The FSA says proposals to charge firms' variable fees depending on their size are an "appropriate" measure to reflect the amount of work it carries out.
It says under the ‘straight line recovery' method, 90% of firms will pay less in the 2011/12 financial year despite a 10% rise in its annual funding requirement (AFR) to more than £450m. Larger firms will see significant fee increases.
The move is for those firms that pay a variable periodic fee on top of the minimum fee, which the FSA today said would be £1,000 for all regulated firms.
It proposes the variable periodic fee should increase in direct proportion to the size of a firm - on a ‘straight line' basis. The more permitted business a firm undertakes, the more fees it will pay.
Under the current policy, the FSA "moderates" the recovery of costs which, it says, can result in larger firms paying less in certain circumstances.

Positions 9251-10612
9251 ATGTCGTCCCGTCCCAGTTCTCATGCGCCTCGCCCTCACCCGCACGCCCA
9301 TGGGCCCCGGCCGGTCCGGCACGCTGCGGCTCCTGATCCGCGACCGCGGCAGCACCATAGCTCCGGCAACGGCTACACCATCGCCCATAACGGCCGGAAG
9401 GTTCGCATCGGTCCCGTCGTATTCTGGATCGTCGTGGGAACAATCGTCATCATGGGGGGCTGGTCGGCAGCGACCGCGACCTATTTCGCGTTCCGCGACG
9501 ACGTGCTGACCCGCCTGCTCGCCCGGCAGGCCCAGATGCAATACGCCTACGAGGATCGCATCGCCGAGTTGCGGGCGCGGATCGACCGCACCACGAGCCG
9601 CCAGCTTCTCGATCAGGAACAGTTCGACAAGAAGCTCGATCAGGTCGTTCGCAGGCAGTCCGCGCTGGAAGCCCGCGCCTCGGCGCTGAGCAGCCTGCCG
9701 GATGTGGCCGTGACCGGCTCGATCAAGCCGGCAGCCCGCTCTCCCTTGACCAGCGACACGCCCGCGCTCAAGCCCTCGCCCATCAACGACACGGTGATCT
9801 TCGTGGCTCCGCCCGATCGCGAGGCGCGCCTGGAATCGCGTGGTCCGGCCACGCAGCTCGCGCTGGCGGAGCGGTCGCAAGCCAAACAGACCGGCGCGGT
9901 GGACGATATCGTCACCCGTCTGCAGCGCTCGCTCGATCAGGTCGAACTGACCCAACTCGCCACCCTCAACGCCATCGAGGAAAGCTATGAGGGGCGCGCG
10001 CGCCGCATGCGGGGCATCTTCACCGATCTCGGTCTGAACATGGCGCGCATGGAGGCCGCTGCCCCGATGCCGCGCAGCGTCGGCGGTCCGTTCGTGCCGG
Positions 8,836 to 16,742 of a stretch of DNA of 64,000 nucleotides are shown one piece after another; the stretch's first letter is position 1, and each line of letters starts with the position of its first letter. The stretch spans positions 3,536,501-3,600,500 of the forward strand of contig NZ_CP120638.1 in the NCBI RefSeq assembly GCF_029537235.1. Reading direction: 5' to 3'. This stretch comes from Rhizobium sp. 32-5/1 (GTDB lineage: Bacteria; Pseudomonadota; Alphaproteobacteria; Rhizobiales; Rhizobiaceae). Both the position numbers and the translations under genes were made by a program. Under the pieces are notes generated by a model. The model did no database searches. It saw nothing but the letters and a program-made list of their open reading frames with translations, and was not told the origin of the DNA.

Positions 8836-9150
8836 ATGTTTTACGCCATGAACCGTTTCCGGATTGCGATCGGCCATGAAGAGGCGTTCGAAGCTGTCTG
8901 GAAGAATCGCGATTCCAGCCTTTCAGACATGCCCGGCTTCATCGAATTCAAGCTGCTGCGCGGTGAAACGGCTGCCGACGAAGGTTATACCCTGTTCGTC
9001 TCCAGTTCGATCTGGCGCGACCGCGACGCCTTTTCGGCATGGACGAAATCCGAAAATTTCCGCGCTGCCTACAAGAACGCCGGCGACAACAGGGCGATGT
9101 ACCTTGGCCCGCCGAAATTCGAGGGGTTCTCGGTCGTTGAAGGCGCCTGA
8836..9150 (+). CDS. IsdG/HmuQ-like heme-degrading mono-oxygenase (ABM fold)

An FSA spokesman says: "[Straight line recovery] is an appropriate measure to reflect the activities we carry out."
Today's paper reads: "The benefit of straight-line recovery over the current moderated recovery is that it is consistent to all firms in all fee-blocks, transparent and easier to understand."
But the Association of IFAs (AIFA) says the move to a straight line recovery model for fees "neglects the true risk profile of firms".
Policy director Andrew Strange says: "There are many more appropriate risk indicators than firm size and we are disappointed that FSA has not considered this further.
"Fees must take account of the sector the firm operates in, and the overall systemic risk that sector poses to the economy. The use of regulatory dividends and risk-profiling of firms must be developed."
The FSA maintains it is targeting those areas where it is doing the most work.
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